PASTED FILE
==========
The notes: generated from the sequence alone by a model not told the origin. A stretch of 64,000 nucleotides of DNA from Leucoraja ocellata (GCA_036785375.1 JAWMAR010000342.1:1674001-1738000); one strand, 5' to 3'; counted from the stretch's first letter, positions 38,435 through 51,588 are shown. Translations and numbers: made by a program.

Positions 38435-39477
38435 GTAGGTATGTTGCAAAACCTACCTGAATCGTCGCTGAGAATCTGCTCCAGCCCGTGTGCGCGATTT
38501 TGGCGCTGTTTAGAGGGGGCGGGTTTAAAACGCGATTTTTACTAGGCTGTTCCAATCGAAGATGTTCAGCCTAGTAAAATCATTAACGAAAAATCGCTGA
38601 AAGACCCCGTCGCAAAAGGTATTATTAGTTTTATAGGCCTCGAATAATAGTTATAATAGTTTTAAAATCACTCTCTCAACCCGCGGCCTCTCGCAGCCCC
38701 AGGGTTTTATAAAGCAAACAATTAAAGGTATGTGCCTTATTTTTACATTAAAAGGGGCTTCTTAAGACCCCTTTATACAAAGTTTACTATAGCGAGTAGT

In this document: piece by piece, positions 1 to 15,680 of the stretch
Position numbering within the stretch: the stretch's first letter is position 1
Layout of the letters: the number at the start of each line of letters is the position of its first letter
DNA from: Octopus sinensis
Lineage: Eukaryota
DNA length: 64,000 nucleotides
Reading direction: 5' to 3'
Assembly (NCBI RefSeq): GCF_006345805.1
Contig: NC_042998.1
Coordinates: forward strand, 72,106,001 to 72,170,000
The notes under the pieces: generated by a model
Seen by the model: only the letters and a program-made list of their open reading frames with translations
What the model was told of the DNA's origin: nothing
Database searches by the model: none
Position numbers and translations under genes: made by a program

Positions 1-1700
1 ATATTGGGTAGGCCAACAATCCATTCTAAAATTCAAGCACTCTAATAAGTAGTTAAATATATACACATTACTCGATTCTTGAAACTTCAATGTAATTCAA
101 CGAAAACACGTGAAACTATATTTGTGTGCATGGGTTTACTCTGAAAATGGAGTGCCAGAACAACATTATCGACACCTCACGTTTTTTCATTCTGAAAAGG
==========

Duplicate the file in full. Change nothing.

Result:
The notes: generated from the sequence alone by a model not told the origin. A stretch of 64,000 nucleotides of DNA from Leucoraja ocellata (GCA_036785375.1 JAWMAR010000342.1:1674001-1738000); one strand, 5' to 3'; counted from the stretch's first letter, positions 38,435 through 51,588 are shown. Translations and numbers: made by a program.

Positions 38435-39477
38435 GTAGGTATGTTGCAAAACCTACCTGAATCGTCGCTGAGAATCTGCTCCAGCCCGTGTGCGCGATTT
38501 TGGCGCTGTTTAGAGGGGGCGGGTTTAAAACGCGATTTTTACTAGGCTGTTCCAATCGAAGATGTTCAGCCTAGTAAAATCATTAACGAAAAATCGCTGA
38601 AAGACCCCGTCGCAAAAGGTATTATTAGTTTTATAGGCCTCGAATAATAGTTATAATAGTTTTAAAATCACTCTCTCAACCCGCGGCCTCTCGCAGCCCC
38701 AGGGTTTTATAAAGCAAACAATTAAAGGTATGTGCCTTATTTTTACATTAAAAGGGGCTTCTTAAGACCCCTTTATACAAAGTTTACTATAGCGAGTAGT

In this document: piece by piece, positions 1 to 15,680 of the stretch
Position numbering within the stretch: the stretch's first letter is position 1
Layout of the letters: the number at the start of each line of letters is the position of its first letter
DNA from: Octopus sinensis
Lineage: Eukaryota
DNA length: 64,000 nucleotides
Reading direction: 5' to 3'
Assembly (NCBI RefSeq): GCF_006345805.1
Contig: NC_042998.1
Coordinates: forward strand, 72,106,001 to 72,170,000
The notes under the pieces: generated by a model
Seen by the model: only the letters and a program-made list of their open reading frames with translations
What the model was told of the DNA's origin: nothing
Database searches by the model: none
Position numbers and translations under genes: made by a program

Positions 1-1700
1 ATATTGGGTAGGCCAACAATCCATTCTAAAATTCAAGCACTCTAATAAGTAGTTAAATATATACACATTACTCGATTCTTGAAACTTCAATGTAATTCAA
101 CGAAAACACGTGAAACTATATTTGTGTGCATGGGTTTACTCTGAAAATGGAGTGCCAGAACAACATTATCGACACCTCACGTTTTTTCATTCTGAAAAGG